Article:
Life handed advisor Nicholas Ragone a bushel of lemons when he lost 80% of his business in one fell swoop and Morgan Stanley consequently cut his payout sharply, threatening repeatedly to fire him. To make matters worse, the firm demanded that he pay $100,000 on his upfront bonus promissory notes when he left the firm four years later, even though his seven-year contract was up.
That was just for starters. When he failed to remit, the wirehouse took Ragone to arbitration, where, in April 2014, a Financial Industry Regulatory Authority panel ordered him to pay the firm $150,000. He hasn’t given them a penny. As a result, FINRA has suspended him.
“I didn’t do anything wrong. Morgan Stanley did something wrong, but I’m the one being mistreated and persecuted,” laments Ragone, 54, in an interview with ThinkAdvisor.
The Brooklyn native charges that Morgan Stanley “acted illegally” while he was in their employ and is guilty of “fraudulent misrepresentation” and of lying to the FINRA arbitration panel. Further, he claims the panel was “corrupt and biased” in ruling him liable for breach of promissory note and dismissing entirely his counterclaim of fraud and breach of contract, among other allegations.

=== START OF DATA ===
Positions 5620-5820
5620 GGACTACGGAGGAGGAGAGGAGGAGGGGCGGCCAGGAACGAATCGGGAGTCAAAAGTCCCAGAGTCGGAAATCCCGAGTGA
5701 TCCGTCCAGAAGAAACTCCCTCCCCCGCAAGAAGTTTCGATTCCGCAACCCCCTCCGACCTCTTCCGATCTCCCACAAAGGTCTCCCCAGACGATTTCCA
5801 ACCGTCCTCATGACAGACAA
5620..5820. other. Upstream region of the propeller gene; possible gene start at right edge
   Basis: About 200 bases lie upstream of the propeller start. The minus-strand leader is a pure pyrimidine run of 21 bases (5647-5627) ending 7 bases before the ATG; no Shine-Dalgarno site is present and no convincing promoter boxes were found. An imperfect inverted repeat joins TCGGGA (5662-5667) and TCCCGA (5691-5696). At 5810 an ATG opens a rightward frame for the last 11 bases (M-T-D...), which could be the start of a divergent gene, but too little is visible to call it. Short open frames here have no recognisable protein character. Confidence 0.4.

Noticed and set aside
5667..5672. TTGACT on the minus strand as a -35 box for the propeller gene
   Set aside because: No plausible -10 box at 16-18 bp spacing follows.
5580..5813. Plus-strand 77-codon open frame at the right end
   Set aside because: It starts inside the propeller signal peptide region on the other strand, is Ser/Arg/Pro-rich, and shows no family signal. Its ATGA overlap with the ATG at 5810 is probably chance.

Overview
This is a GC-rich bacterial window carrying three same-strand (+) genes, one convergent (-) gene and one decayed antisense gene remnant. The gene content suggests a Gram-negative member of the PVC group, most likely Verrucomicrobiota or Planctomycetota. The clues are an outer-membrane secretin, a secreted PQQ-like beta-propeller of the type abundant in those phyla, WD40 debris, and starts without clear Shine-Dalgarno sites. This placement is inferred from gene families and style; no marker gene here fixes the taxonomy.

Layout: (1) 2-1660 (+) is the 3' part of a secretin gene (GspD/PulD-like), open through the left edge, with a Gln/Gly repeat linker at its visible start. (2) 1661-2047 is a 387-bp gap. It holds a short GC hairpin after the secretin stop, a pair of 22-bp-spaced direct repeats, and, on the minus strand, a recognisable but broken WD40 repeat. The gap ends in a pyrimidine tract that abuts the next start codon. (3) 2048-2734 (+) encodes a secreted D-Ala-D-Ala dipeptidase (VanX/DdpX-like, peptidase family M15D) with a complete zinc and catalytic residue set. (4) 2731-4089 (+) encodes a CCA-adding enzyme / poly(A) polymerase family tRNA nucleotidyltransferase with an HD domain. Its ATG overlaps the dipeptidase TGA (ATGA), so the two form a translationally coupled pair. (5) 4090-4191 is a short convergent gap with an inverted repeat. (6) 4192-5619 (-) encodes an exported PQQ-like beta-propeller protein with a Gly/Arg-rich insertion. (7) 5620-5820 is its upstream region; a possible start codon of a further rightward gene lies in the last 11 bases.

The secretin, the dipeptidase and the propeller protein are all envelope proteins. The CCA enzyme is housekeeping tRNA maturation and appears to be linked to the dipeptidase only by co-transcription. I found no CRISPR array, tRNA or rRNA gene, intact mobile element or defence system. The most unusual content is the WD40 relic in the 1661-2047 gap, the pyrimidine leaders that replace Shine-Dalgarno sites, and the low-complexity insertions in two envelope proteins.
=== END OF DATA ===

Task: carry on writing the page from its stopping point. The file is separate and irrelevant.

“The arbitration panelists were afraid to ask questions and offend Morgan Stanley. In arbitration cases, FINRA colludes with the firms,” Ragone says. “They’re in the pocket of the major brokerage firms.”
The acrimonious dispute pivots on $400,000 worth of promissory notes that Ragone signed during his time with the firm; upon joining, he also signed a bonus agreement.
“Morgan Stanley represented to the arbitration panel that my deal was not a forgivable loan, which was a lie. Of course it was a forgivable loan and not a regular loan. No person in their right mind would leave one firm to go to another and borrow money with interest,” he says.
By way of its ruling, the panel found that Ragone was in default, he says, because his bonus was not a forgivable loan, though FINRA arbitration panels are not obliged to provide reasons for their decisions.